Monday, November 24, 2014

The Slipper and the Rose: A Different Musical Take on Cinderella

Richard Chamberlain as the Prince.
Pleasant, but only modestly successful, The Slipper and the Rose (1976) follows in the footsteps of two better-known musical versions of Cinderella: Walt Disney's 1950 animated classic and the Rodgers and Hammerstein television musical that starred, at various times, Julie Andrews, Lesley Ann Warren, and Brandy Norwood. There are numerous other musical adaptations as well, to include 1955's The Glass Slipper with Leslie Caron. Thus, it seems odd that if one was going to produce a lavish musical fairy tale that one would pick Cinderella.

That said, The Slipper and the Rose takes an unique approach by focusing much of the plot on the Prince and emphasizing class distinctions in the monarchy of Euphrania. Richard Chamberlain plays Edward, a dashing prince being pressured into marriage to ensure the sovereignty of his tiny country. Edward rejects several potential brides on the basis that he wants to marry for love. The royal chamberlain (Kenneth More) convinces the king to throw a ball to find an acceptable spouse for his son.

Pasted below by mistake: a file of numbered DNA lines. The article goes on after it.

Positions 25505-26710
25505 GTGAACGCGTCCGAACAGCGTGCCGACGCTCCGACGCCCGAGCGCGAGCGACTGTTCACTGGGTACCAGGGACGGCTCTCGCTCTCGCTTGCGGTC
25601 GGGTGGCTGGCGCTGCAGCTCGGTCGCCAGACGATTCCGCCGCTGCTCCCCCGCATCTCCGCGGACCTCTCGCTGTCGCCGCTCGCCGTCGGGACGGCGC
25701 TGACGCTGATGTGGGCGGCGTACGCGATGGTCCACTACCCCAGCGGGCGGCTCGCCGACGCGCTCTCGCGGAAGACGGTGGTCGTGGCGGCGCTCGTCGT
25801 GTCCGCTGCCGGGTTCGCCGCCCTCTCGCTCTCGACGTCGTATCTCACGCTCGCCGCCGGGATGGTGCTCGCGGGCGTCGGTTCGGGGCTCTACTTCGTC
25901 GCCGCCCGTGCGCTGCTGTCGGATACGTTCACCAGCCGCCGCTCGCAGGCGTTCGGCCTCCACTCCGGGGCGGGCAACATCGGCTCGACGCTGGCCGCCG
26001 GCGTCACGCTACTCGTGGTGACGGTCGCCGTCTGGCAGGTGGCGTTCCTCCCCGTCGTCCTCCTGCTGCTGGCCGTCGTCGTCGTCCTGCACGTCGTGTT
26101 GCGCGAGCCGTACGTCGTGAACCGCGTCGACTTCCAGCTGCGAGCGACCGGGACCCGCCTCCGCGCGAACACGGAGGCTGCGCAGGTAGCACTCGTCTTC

Gemma Craven as Cinderella.
Meanwhile, following her father's death, Cinderella (Gemma Craven) has learned that her stepmother (a delightful Margaret Lockwood) inherited the estate. The disagreeable lady gives Cinderella two choices: become a servant (indeed, the only one) in her own home or go live in an orphanage. Cinderella's outlook is bleak until her fairy godmother (Annette Crosbie) arrives and magically arranges for her to attend the ball. When she makes her grand entrance, it's loveat first sight for Cinderella and Prince Edward. However, in this version of the fairy tale, it takes awhile before they can live happily ever after.

Brother Richard and Robert Sherman, who composed the songs, were Disney veterans known for Mary Poppins, The Jungle Book, and Bedknobs and Broomsticks. Their score for The Slipper and the Rose is agreeable without being especially memorable. The clever lyrics (as evidenced by the song title "Protocoligorically Correct") outshine the music. The exception is the lovely Oscar-nominated "The Slipper and the Rose Waltz (He Danced with Me/She Danced with Me)," which lost the gold statuette to "You Light Up My Life." (If your browser prevents you from viewing the embedded clip below, click here to view it on YouTube.)